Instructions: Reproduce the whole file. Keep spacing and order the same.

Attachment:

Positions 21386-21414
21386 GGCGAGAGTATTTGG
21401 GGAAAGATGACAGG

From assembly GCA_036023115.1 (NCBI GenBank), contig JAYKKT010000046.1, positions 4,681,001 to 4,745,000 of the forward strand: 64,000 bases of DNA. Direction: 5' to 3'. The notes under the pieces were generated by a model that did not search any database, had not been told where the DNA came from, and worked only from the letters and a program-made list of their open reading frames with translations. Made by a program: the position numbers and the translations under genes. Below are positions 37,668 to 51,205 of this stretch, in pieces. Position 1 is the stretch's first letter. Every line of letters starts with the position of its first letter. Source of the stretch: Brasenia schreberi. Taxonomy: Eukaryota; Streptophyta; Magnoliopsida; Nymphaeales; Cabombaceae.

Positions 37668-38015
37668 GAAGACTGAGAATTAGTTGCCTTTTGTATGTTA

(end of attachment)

Positions 21386-21414
21386 GGCGAGAGTATTTGG
21401 GGAAAGATGACAGG

From assembly GCA_036023115.1 (NCBI GenBank), contig JAYKKT010000046.1, positions 4,681,001 to 4,745,000 of the forward strand: 64,000 bases of DNA. Direction: 5' to 3'. The notes under the pieces were generated by a model that did not search any database, had not been told where the DNA came from, and worked only from the letters and a program-made list of their open reading frames with translations. Made by a program: the position numbers and the translations under genes. Below are positions 37,668 to 51,205 of this stretch, in pieces. Position 1 is the stretch's first letter. Every line of letters starts with the position of its first letter. Source of the stretch: Brasenia schreberi. Taxonomy: Eukaryota; Streptophyta; Magnoliopsida; Nymphaeales; Cabombaceae.

Positions 37668-38015
37668 GAAGACTGAGAATTAGTTGCCTTTTGTATGTTA